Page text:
Superwinch are one of the world’s leading manufacturers of winches and here at Brookwells, we are proud to be official distributors of their full range which includes the Talon, Tiger Shark, and Husky winches.
And to round up our series of Superwinch blogs, this time we look at their top winching safety tips.
“There are a few basic rules that should be adhered to when attempting to use a winch,” they say. So, here are some things to think about before, during and after operating your winch:
Time spent on preparation is time well spent: Is the equipment compatible with the winch being used? Is the equipment suitable for the application? All winching equipment, strops, shackles, pulley blocks and any other kit should be checked for any damage.
Waiting until the winch is about to be used in anger before checking the winch equipment is a sure recipe for disaster.
NOTE: Always have heavy-duty gloves available to be used when winching or handling winching equipment, wire ropes etc, these gloves must be in good condition.
When handling wire ropes, always wear heavy-duty gloves.
Wire ropes can be dangerous if not handled correctly, examine wire ropes for any signs of wear or damage frequently, before, during and after winching.
If a wire rope sustains damage, other than damage received due to wear, the cause is most likely incorrect usage or abuse.
If a wire rope sustains damage, it should be replaced.
A wire rope is said to be “live” when both ends of the rope are fixed, one end to the winch, the other end to the load, If both ends of a wire rope cannot be seen the wire rope must be assumed to be “live”.
Never step over a “live” wire rope, even if the rope is laying on the ground, to get to the other side of a “live” wire rope, if the rope is slack, step on the wire rope. If the rope should go taut it may push you off, if you are astride a wire rope and it goes taut, you could be in serious trouble. If the rope is under tension, wait until winching has stopped or until the rope is slack before walking around the vehicle.
If guiding a slack wire rope onto the winch drum, when rewinding slack rope, do not let the rope slide through your hands, use the “hand over hand” method and keep hands a minimum of one meter away from the winch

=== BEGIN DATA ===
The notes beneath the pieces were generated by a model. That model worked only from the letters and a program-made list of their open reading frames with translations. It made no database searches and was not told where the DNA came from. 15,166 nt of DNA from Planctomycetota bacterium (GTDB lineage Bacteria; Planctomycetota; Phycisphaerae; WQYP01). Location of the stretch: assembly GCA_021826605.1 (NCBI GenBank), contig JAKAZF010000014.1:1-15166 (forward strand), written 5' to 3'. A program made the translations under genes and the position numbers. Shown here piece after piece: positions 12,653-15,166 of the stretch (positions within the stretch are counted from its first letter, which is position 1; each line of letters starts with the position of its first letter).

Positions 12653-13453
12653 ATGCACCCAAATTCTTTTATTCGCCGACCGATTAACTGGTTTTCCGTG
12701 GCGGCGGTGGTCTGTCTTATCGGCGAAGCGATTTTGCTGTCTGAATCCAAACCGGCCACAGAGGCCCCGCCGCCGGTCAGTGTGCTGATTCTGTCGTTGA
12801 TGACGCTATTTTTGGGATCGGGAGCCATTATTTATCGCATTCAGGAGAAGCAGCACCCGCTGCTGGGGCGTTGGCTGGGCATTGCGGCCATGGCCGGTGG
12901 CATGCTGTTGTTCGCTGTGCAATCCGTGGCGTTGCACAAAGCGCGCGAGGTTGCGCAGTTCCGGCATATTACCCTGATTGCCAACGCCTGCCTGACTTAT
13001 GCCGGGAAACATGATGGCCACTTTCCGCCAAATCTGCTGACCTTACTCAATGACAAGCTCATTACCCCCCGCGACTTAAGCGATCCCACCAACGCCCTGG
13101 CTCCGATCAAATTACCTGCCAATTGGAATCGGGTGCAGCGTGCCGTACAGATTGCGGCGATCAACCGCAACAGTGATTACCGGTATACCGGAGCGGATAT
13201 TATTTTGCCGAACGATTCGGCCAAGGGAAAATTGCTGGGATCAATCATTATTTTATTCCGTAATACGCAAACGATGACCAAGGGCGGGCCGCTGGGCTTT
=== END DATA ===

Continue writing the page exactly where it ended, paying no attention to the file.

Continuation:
Before winching, make sure there are at least five wraps of wire rope on the rope drum and that the wire rope is neat and not loose.
AT THE WINCHING SITE:
Before using the winch, if more than one person is involved, decide who does what. Winching with two or three people giving instructions to the winch operator is not only time consuming it is also extremely dangerous.
When winching use hand signals, with the engine running and people at a distance from the winch operator, shouted instructions may not be heard or may be misunderstood. Decide a system of hand signals that everyone will understand at a distance. The hand signals required will be: Winch in – Winch out – Inch – Stop winching. These hand signals should be simple and easily understood at a distance.
If the winch freespool mechanism has been used, to pull wire rope from the winch drum, make sure that the freespool is fully engaged before starting to winch.
When the wire rope has been fixed to the load, or anchor, take up the slack by inching, (running the winch slowly or in short bursts); check that the hook, or fixing, is secure and that the wire rope is wound neatly onto the rope drum before starting to winch.
If the load is too heavy for the winch a pulley block may be utilised to relieve the load on the winch. A pulley block will reduce the load on the winch by approximately 40% and the winch will pull the load at half winch speed.
Also a pulley block can be used to change the direction of the wire rope to achieve a better fleet angle, the angle that the wire rope approaches the winch drum.
Inspect the winching area, is there an anchor? Is the anchor strong enough to take the load? Is a pulley block required? Is the winching line clear? This is most important when attempting self-recovery, without inspecting the area you could pull yourself into a more difficult or dangerous position!
Any onlookers must be in a safe place and at a safe distance. Whilst using the winch get to know the sound of the winch, this will enable you to tell, by ear, if the winch is being overloaded. If the winch sounds as if it is being overloaded, stop winching and identify why the winch is being overloaded, is the load too much for the winch?
Can the winching vehicle be repositioned to achieve a better winching line? Is there an obstruction in the way? If the load is too much for the winch it may be necessary to use a pulley block.
Remember, with proper inspection of the winching site and correct preparation of the equipment, there should be no reason why the winching operation will not proceed smoothly, efficiently and most importantly, safely.
So that rounds up our series of blogs from Superwinch, the other two can be found on the news sections of our website. Special thanks to Superwinch for providing the information.
For all other Land Rover parts and accessories, look no further than Brookwells Supplies. If there is anything you want or need for your Land Rover that isn’t listed on our website yet, please don’t hesitate to drop us an email at firstname.lastname@example.org or phone our UK helpline 01626 832555 and we’ll be happy to help with your enquiry.